“Straight White Men” garnered Lee critical success when it premiered at the Public Theater in 2014 and now hits Broadway while fulfilling its run at MTC. Like other plays in her audacious canon, it challenges the hypocrisies that belie liberal politics’ obsession with political correctness, and here the idea up for debate is arguably the most loaded of them all: the problematic existence of the straight white man. Given this lofty task, director Morgan Gould articulates the nuance of the text with calculated precision. Every gesture, transition and cross carries a sharpness akin to the motions of a murder mystery, except here the victim is a failure of a white man and the mystery of who or what we should to blame for his defeat. We never quite get an answer to this question, but by the end, we can’t deny that it isn’t always easy being straight, white and male.

With the heat around #MeToo and the smoldering language of the current immigration debate in our heads, we can all agree that another self-assured white man is the last thing we need. In walks Matt, unassuming and aimless — the answer to our prayers — and we can’t help but feel disappointed. There’s a powerful moment at the end of the play where Matt holds Person in Charge 1’s gaze for a fleeting second before the latter turns away, out of disgust or grief, we don’t know.

This is a statement that could easily be miscommunicated — and yet the writing, direction and energetic ensemble cast meet each other to make it work. However, an interesting issue that’s momentarily raised in the pre-show announcement but otherwise dismissed is who this production aims to serve. “Our pre-show music may have made some of you uncomfortable,” Person in Charge 1 begins, “And normally when you pay money, you can expect to be comfortable … But for those of you who liked or didn’t mind the music, please know that we deliberately set up our pre-show to cater to your experience.”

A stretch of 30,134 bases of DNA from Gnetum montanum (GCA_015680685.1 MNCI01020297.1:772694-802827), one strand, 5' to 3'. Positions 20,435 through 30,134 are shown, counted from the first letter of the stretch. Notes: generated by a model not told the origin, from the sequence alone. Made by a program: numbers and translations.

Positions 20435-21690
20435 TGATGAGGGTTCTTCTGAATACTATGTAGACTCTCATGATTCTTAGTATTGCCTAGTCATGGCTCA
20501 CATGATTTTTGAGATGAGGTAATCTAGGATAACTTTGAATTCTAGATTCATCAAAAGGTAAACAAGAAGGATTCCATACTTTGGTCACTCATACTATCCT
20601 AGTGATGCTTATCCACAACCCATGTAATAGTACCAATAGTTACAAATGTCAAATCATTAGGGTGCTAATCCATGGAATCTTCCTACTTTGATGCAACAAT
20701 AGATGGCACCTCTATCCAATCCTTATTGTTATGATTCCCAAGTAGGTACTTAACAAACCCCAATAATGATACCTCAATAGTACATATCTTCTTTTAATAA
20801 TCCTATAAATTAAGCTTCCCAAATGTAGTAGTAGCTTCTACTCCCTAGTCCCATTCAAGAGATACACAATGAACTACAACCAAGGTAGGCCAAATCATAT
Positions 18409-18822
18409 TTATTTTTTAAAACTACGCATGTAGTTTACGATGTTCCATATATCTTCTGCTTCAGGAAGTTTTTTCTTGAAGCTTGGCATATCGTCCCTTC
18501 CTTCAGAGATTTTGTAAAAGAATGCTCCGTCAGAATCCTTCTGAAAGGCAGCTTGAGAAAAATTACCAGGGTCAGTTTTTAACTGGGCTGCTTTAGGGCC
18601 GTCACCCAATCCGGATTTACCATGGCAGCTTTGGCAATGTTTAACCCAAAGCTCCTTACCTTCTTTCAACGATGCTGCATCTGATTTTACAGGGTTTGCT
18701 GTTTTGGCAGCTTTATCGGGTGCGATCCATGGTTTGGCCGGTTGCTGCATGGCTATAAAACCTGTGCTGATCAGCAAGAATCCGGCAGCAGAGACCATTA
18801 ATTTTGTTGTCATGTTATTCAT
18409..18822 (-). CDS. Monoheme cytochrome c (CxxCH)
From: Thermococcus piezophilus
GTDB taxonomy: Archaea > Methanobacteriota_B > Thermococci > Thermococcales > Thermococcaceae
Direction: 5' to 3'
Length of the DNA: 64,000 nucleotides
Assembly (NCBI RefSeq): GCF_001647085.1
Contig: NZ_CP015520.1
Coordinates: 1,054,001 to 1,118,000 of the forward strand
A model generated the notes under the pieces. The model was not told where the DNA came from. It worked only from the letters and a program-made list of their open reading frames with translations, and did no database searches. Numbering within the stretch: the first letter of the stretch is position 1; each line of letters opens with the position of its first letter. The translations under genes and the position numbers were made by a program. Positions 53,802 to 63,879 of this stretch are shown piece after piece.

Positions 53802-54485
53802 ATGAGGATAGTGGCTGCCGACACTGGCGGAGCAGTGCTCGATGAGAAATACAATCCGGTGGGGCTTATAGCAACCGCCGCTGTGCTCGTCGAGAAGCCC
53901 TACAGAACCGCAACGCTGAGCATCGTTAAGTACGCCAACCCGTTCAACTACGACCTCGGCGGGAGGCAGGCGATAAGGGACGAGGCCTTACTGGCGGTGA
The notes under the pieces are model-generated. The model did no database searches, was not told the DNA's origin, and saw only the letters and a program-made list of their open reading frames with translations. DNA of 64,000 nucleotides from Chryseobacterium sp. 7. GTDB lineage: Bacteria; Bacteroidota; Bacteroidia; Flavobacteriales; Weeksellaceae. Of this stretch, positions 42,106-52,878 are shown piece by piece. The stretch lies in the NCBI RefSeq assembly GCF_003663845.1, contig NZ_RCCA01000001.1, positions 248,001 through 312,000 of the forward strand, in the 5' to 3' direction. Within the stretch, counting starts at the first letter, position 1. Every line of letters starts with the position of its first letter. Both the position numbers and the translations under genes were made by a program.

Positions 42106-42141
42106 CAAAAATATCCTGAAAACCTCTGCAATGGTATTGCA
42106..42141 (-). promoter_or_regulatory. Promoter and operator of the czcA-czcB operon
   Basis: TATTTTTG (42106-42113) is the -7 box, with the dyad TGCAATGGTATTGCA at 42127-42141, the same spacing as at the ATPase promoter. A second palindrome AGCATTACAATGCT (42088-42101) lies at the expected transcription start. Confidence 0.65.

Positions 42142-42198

The admission of theater as a privileged space and the purposeful demolition of that privilege is admirable, but here at the MTC, as in most theaters around the country, the effort doesn’t come to fruition. Decorating the lobby and even the stalls of the bathroom are posters explaining the concept of genderqueer as if it were a foreign concept, and still the audience is predominantly old, white, and male. Unfortunately, even the deafening music cannot drown out the institutions of privilege that feed theater’s very existence.

And perhaps that’s the real ironic critique within “Straight White Men,” that, love it or hate it, we need the power that white men harness to get work done. We don’t need men like Matt, not because they move society in the wrong direction; they don’t move, period. In the world manic about progress, that’s just not acceptable. The complexity this play brings out of a population we’ve come to caricature is what we need in this time of confusion, and for that alone, “Straight White Men” deserves its importance.

 

Contact Starr Jiang at yuchenj ‘at’ stanford.edu.